A ‘lifeline’ has been handed British America Insurance Company (BAICO) policy holders in the Eastern Caribbean.
This with the news that an application for special leave was filed on July 13, 2021 with the Caribbean Court of Justice, in pursuance of what a team of legal luminaries says is a strong case against the Government of the Republic of Trinidad and Tobago, aimed at recovering over EC$800 million that remain unpaid to over 7,500 policy holders, following the collapse of BAICO/CL Financial in 2009. No date has yet been set for the CCJ hearing.
“Today we are depending on you; we are seeking a partnership with you to right what has been in the eyes of policy holders of which I am one, an egregious injustice that’s been done to Eastern Caribbean policy holders,” said Dr Patrick Antoine President of BACOL while speaking at a virtual media conference, Monday 26th July, to provide an update on the proceedings.
“The extent of what is still outstanding to policy holders in the Eastern Caribbean is just over EC$800 million and we are talking about thousands of individual policy holders, and when you take on board the fact that many of the entities themselves have clients or members…then we are talking about a large section of the region,” he added.
BACOL leading the fight
Antoine leads the group BACOL, which was formed in Grenada in 2015 with the main objective of providing British American and CLICO policy holders with an opportunity to pool their energies/resources, in an effort to correct the injustice that had been meted out upon the collapse of both companies.
He said that the matter was significant to those within the Eastern Caribbean who would have invested, in some instances, large sums of money.
“It is a matter worth fighting for not only because there is an intention on our part that the gods will smile on us and that the court will find favour with our case in awarding us what is due as policy holders, but because our CARICOM civilization really depends on us standing and saying that this matter cannot go without private parties, such as policy holders, standing to affirm their right and asking the court to give as it were, an expression to what the Treaty promises,” Antoine expounded.
A strong case targets T&T
To assist in its claim before the CCJ and beyond, BACOL has secured the services of an experienced legal team, including Simon Davenport Q.C of the United Kingdom, who specialises in ‘heavy commercial disputes, civil fraud, in addition to other areas of commercial/business law.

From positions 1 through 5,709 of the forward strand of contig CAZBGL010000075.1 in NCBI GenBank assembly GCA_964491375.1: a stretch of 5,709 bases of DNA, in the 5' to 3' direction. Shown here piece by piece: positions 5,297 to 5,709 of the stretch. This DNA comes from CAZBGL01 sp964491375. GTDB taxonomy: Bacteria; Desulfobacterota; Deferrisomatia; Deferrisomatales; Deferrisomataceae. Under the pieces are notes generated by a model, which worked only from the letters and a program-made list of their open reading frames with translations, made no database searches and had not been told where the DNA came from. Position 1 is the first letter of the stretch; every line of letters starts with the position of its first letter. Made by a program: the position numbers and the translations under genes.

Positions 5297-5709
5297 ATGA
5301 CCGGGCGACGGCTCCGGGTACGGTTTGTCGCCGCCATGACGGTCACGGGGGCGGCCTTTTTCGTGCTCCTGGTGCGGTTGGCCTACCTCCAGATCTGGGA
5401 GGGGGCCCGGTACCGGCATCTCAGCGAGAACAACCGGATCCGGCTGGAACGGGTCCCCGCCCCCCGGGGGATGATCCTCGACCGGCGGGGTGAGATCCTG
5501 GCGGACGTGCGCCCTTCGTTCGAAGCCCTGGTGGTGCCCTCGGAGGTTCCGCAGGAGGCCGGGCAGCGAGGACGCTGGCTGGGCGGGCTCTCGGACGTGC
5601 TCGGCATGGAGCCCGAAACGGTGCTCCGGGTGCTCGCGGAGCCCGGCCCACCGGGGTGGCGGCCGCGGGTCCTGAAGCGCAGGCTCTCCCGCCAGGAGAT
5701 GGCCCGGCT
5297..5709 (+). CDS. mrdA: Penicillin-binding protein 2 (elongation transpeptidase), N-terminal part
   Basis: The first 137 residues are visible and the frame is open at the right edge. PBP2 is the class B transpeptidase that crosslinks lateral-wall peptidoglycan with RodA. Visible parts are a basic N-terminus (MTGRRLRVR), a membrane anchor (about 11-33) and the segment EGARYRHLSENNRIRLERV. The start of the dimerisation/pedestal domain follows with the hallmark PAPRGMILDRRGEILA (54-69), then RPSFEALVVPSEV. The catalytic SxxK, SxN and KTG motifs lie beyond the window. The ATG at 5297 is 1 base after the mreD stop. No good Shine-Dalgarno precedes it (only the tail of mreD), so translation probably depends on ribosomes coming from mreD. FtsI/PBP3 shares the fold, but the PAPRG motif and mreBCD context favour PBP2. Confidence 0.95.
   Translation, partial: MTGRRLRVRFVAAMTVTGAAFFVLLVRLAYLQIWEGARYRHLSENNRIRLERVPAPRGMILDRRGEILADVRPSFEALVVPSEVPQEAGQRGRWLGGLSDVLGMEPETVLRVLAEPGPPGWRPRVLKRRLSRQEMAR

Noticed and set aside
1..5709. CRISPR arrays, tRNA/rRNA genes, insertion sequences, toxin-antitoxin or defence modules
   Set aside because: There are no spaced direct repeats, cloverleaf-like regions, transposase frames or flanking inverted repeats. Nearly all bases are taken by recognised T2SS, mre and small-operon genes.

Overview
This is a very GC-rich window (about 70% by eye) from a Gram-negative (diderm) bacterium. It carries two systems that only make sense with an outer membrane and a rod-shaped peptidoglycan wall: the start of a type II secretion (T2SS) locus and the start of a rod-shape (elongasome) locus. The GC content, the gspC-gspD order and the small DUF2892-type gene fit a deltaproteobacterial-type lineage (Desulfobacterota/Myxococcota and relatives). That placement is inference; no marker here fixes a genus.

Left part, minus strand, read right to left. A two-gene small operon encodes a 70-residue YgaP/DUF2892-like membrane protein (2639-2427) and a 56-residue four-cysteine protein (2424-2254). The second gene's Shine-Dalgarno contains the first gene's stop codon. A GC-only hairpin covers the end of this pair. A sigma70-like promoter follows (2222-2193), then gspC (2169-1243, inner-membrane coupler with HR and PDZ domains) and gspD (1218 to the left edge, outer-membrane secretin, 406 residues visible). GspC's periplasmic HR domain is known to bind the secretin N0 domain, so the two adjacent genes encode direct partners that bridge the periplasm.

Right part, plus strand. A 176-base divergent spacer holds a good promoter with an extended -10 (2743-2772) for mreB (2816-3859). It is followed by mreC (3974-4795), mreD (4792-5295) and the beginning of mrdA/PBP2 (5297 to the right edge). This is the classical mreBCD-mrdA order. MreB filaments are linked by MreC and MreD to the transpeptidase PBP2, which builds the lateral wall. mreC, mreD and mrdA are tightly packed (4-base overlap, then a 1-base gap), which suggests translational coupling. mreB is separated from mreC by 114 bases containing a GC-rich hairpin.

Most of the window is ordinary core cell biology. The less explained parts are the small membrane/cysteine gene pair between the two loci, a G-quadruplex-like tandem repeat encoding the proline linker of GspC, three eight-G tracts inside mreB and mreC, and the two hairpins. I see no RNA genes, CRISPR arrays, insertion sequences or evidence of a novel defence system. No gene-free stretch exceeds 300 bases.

Davenport, addressing the media conference, explained that following the collapse of CL Financial, the government of Trinidad and Tobago intervened to ensure that investors from that country were compensated.
According to Davenport, BACOL had a strong case and argued that the Government of Trinidad and Tobago, by its partisan intervention, had breached the Treaty of Chaguaramas by failing to protect all investors.
He explained that all Trinidadian policy holders have recovered the full value of their investment while non-Trinidadian investors have managed to recover about 14 percent.
“The Trinidadian government declined to intervene to protect them (non-Trinidadian policy holders) saying British American (BAICO) was not regulated by the Trinidadian authorities,” Davenport explained.
CARICOM member states have pressed the Trinidadian Government for years to do more. It promised to pay a fraction of the moneys owed but has not bent entirely to either political pressure or moral persuasion, Davenport continued.
“And it has not recognized the legal rights, that is why action is necessary to restore those rights,” he asserted.
As such, the three complaints levelled against the Government of Trinidad and Tobago are: it rescued its customers but not non-Trinidadian customers; it actively harmed British American (BAICO) by ruling that the assets could only be used to CLICO and BAT (British American Trinidad); it attempted to justify its actions by the regulatory regime that only protected Trinidadian customers.
All those actions suggested that the clients from the Eastern Caribbean were discriminated against based on their nationality, which was a breach of Trinidad and Tobago’s Treaty of Chaguaramas obligations, Davenport reiterated.
The first step in advancing the case on behalf of Eastern Caribbean policy holders was to apply to the CCJ for special leave which, once granted, would allow for commencement of substantial legal proceedings on behalf of the group.
“At the CCJ hearing, anticipated to be a one-day hearing, BACOL will, in effect, ask the CCJ to agree that there is an arguable case and that our clients should be permitted to bring this claim,” Davenport said.